Rothamsted Research

where knowledge grows


Michael Birkett



Current Projects

Principal Investigator

Project Leader


Past Projects

Principal Investigator

  • Lawes Trust Studentship: Investigating ladybird alkaloids as potential leads for novel insecticides

Project Leader

  • BBSRC Quota Studentship: Defining the role of semiochemicals in host location and selection by UK Culicoides spp. biting midges
  • Elucidating the chemical ecology of belowground plant-plant communication
  • Monitoring and intervention strategies for bluetongue virus epidemics in rural India
  • Design of bioactive sesquiterpene-based chemical signals with enhanced stability
  • *Bed bug aggregation semichemic


  • Chemical ecology of pest and beneficial arthropods : Identification, biosynthesis and scaled production of pheromones and other semiochemicals
  • Adaptation and dissemination of the Push Pull technology (ADOPT)
  • Lawes Trust Studentship: Role of host volatiles in plant disease epidermiology with insect vectors


Dr Mike Birkett is Head of the Chemical Ecology Group and Deputy Head of the Biological Chemistry and Crop Protection Department at Rothamsted Research. Mike is an organic/biological chemist (BSc Hons (2:1) Biochemistry and Biological Chemistry, University of Nottingham 1990, PhD Synthetic Organic Chemistry, University of Nottingham 1994) who is internationally acclaimed for his investigations into volatile natural product semiochemicals that affect the behaviour and development of animals and other organisms, with over 130 peer-review publications, including PNAS, Ecology Letters, Current Opinions in Plant Biology and Natural Product Reports. Since he joined the group in 1994, he has increasingly played a leading role in the move away from the traditional use of wide-spectrum pesticides to more precise control through compounds targeted against specific pests at critical stages in their life cycles. His research focusses on investigating and exploiting the use of semiochemicals in mediating interactions between insects, and between insects and their plant hosts. He has played a leading role in the identification of many insect semiochemicals including sex pheromone components and the identification of many volatile plant semiochemicals that are involved in mediating plant-pest-natural enemy interactions (see attached CV). Together with Professor John Pickett (Michael Elliott Distinguished Research Fellow at Rothamsted), he pioneered the sustainable production of semiochemicals using green biotechnology, and his pioneering work on the role and identity of small lipophilic molecules (SLMs) as elicitors and primers of defence signalling in crops is now opening up opportunities for the engineering of new crops with resistance to pests based on secondary metabolites, introduced either via breeding, introgression of ancestor genes or genetic modification. His pioneering work on the identification of non-host semiochemicals for pests affecting animal and human health is now opening up opportunities for development of new ectoparasite repellents. His current research interests include elucidating the biosynthesis of insect sex pheromone components and the molecular recognition of volatile semiochemicals at the peripheral level for the design of new sensing systems based on molecular recognition. Mike collaborates with leading institutes based in the UK, continental Europe, and also globally (Brazil, China, India, Kenya and Ghana), and co-ordinates Rothamsted chemical ecology collaborations in Latin America. In 2002, he was granted Chartered Chemist status. He was elected as an ISCE councillor from 2006-2009, and in 2010, was elected as a Fellow of the Royal Society of Chemistry.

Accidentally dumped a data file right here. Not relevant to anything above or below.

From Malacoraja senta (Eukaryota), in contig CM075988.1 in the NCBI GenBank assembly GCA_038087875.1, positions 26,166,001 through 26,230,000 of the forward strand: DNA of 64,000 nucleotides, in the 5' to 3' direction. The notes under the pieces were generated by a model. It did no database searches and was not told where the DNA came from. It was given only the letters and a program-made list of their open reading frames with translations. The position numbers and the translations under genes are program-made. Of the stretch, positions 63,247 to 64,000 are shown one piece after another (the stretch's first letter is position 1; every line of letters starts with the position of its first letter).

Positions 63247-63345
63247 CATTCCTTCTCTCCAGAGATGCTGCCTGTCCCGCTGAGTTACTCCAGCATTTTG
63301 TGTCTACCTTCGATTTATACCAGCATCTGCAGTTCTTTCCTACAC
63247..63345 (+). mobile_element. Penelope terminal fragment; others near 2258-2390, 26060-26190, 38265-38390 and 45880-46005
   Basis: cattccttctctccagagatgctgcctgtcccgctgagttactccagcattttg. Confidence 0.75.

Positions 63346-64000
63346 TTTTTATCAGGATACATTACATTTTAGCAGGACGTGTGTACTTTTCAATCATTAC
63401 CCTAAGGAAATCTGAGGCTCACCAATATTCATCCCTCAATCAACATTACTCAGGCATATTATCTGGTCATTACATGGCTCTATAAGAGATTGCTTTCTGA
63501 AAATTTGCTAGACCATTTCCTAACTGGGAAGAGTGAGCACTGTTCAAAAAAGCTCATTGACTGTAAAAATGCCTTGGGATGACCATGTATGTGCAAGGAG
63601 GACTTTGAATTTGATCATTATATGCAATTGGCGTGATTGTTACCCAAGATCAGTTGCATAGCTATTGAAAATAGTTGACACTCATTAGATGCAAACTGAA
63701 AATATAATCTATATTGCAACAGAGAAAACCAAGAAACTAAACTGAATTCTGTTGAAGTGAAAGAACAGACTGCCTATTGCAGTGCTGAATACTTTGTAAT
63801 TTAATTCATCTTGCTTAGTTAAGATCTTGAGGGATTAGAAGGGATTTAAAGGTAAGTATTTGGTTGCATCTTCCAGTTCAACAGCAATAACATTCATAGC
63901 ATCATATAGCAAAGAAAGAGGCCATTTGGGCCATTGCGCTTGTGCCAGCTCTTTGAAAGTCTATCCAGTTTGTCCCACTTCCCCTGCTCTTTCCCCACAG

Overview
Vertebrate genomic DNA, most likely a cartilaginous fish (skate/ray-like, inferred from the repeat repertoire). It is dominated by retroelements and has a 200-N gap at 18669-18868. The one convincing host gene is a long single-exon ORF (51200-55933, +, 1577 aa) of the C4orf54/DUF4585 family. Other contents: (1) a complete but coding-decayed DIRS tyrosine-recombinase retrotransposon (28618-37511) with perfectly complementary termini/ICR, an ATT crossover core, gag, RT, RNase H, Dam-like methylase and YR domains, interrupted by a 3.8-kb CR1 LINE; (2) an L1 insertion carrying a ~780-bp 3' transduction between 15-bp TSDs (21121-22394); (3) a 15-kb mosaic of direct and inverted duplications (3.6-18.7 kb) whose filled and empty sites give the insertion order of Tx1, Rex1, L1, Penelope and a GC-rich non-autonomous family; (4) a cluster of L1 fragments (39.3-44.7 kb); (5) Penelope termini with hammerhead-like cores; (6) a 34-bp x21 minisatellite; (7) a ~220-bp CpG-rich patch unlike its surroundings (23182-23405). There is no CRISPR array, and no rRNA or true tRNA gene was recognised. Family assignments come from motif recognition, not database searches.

• PhD in Synthetic Organic Chemistry (University of Nottingham)


  • BSc in Biochemistry and Biological Chemistry (University of Nottingham)